“Moony,” Hikaru says gently, “Maybe you should focus more of your energy on this. On helping others, instead of just…”
“You do not understand how lonely it gets, Hikaru—you can’t understand. Nor would I want you to. To be used up and thrown away by all the world, constantly—”
“You still think I’m doing that?”
“Well, you’re holding that woman in your lap, and yet you’re still talking to me…so I suppose not.”
The two grow quiet for a moment, before she exhales deeply.
“She does look quite sweet, sleeping there…”
Did…did Maiden Moon just compliment me? I thought she…
“Oh, finally change your mind?” Hikaru replies with a lightness in his voice. “That’s…definitely not what you said before.”
“Maybe I was pissed before,” she hisses. “Seeing her with you these last few weeks, though; yes, even I can admit she is quite lovely and pretty. I…I was wrong. She is a much more suitable match for you…”
For a moment, it is as though my mind simply becomes blank.
I caught a glimpse of Maiden Moon—it seems she is as tall as Hikaru, with long, elegant, delicate limbs, adorned in a beautiful dress and veil befitting of the most prestigious noblewomen. Though she frightened me, her face too was truly lovely…
And of course, I had already known she was not fond of me—so for her to say something like this, in a tone that certainly sounds quite genuine—
“I’m happy you can accept it,” Hikaru returns me from my reverie. “And I’m happy you still know I love you, even if—”
“Yes, you don’t need to say it again,” she replies dryly. “And perhaps you’re right; I knew the world was in a dire state, but not…this severely.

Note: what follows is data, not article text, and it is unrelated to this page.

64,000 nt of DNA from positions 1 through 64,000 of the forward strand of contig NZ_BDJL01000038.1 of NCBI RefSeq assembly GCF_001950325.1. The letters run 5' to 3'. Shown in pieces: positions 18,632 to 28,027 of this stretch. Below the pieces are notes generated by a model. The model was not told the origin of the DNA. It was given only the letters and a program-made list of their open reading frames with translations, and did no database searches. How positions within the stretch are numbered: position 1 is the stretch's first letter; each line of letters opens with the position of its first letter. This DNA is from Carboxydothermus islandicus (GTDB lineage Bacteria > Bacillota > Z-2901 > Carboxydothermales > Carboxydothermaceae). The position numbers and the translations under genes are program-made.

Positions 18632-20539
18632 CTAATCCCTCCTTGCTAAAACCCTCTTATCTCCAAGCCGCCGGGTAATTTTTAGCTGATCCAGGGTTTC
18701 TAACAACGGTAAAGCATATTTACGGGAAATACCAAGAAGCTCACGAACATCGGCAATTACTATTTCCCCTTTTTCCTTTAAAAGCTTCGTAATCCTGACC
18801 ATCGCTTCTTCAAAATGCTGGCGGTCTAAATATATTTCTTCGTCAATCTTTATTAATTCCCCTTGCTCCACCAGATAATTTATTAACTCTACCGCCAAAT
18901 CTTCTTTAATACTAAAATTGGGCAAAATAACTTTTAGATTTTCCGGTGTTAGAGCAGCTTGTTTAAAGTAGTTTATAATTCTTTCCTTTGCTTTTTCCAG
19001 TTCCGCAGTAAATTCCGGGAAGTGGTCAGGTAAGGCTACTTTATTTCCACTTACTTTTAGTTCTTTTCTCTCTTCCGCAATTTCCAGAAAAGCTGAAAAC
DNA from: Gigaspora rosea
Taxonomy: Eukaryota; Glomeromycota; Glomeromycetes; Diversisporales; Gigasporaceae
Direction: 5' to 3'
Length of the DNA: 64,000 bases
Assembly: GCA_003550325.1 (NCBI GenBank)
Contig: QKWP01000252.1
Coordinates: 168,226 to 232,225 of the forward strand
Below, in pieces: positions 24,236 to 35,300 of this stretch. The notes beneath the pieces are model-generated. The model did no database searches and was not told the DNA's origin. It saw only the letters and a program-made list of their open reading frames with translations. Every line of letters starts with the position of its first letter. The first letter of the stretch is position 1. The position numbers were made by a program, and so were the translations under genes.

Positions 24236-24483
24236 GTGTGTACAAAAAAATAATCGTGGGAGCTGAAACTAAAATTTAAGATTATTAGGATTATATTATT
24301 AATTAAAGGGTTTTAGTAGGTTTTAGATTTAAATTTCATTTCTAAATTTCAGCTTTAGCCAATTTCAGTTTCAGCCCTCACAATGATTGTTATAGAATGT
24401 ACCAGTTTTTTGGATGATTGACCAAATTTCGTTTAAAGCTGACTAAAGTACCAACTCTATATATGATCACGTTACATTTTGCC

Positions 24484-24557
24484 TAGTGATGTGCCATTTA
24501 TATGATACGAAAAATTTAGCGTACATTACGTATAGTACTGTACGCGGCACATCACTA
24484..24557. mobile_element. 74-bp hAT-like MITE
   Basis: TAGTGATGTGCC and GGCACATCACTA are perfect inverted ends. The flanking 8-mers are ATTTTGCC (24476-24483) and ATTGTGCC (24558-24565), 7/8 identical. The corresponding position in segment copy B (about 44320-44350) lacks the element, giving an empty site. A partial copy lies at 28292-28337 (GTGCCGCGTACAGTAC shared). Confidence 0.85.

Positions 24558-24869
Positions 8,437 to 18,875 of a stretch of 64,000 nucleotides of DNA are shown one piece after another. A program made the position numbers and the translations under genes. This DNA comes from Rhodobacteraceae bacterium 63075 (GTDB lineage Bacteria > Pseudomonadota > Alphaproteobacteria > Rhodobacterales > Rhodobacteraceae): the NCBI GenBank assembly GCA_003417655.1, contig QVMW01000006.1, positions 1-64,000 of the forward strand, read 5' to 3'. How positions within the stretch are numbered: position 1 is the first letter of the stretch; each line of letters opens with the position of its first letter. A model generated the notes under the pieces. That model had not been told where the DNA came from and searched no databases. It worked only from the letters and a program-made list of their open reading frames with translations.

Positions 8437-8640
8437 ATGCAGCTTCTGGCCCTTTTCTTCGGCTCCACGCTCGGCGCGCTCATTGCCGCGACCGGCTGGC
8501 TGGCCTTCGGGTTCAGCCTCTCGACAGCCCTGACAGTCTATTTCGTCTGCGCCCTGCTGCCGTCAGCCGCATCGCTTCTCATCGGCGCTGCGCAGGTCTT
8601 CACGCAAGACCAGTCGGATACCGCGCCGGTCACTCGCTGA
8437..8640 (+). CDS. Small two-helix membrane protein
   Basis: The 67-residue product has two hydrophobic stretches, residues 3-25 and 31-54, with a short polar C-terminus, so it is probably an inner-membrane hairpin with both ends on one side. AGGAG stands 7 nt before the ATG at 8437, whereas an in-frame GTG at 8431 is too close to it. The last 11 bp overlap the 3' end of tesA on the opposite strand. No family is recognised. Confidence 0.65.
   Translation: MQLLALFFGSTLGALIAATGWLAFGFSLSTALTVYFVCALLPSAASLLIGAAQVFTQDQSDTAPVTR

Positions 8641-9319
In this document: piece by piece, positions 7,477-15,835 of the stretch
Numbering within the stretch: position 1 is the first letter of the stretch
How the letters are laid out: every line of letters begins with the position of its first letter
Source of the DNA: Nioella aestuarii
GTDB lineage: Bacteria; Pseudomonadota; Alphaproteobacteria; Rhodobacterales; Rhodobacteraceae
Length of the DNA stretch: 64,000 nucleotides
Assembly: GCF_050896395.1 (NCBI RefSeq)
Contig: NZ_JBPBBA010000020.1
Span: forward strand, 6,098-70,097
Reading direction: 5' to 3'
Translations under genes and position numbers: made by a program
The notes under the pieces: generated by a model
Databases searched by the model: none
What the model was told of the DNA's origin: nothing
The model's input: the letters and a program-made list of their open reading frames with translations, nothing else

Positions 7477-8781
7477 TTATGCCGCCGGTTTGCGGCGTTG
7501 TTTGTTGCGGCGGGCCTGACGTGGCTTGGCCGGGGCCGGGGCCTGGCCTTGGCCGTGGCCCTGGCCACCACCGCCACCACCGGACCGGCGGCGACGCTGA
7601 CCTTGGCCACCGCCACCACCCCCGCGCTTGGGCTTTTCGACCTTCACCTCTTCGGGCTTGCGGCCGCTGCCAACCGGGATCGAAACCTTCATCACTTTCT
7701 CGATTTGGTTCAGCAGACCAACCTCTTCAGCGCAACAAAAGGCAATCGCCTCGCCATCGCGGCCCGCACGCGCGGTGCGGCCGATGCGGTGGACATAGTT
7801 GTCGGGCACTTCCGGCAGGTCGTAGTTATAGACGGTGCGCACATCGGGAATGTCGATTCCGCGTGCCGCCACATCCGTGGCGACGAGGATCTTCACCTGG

“To think, those people clearly honored my sister, and yet she ignored them as though they were flies, completely abandoned them. Maybe that’s what that strange vision you read was referring to.”
“Hmm…I guess their ‘Lord Moon’ is about to arrive, after all…”
At this, Maiden Moon chuckles darkly.
“How dreadful that they thought me a man,” she scoffs. “Well…not that there’s anything wrong with being a man, but—”
“I dislike when people mistake me as a woman just as much,” Hikaru replies, “So I understand.”
“Must just be another one of her rumors…”
“At least people know now you’re not a man, right?”
“Yes, now they can hate me properly, I suppose…
“I need to get going,” she changes topic abruptly, “This will probably take hours, so—just stay right here, both of you. Don’t do something stupid.”
“I won’t,” he laughs a little loudly. “Vwârdnie, Moony.”
“Vwârdnie, Hikaru,” she says softly, before all goes silent once more.
“Suzette,” Hikaru shakes me gently, yet still, it startles me, “Can I lay down?”
“Nn…” I mumble, “Y-Yes…”
I sit up for a moment as he lays down where he is sitting and positions himself—then he pats the ground beside him. I shuffle over to him, my body still dreadfully sore. Yet now, laying upon his breast as he puts his arm around myself, I almost genuinely fall asleep…if it were not for my flurrying thoughts.
So this is her, this is the damned goddess, Maiden Moon…
I must admit, perhaps…perhaps I am not sure I can say I dislike her after all. She is harsh and crass, certainly, and yet…my, it really does appear we are not so different. It appears her heart itself, at least, is not cruel; yet rather, the thousands upon thousands of years…
Ah, I can only imagine what a few centuries of such torture may do to someone, never mind thousands. I believe I can see why Hikaru cares for her, even if she can be difficult. It does appear that she cares for him—and possibly even myself too? Likely simply because he loves me, yet still…
Perhaps it is strange, yet I cannot help but ponder the thought as I drift off to sleep: perhaps, if the circumstances were correct, she and I may get along as well…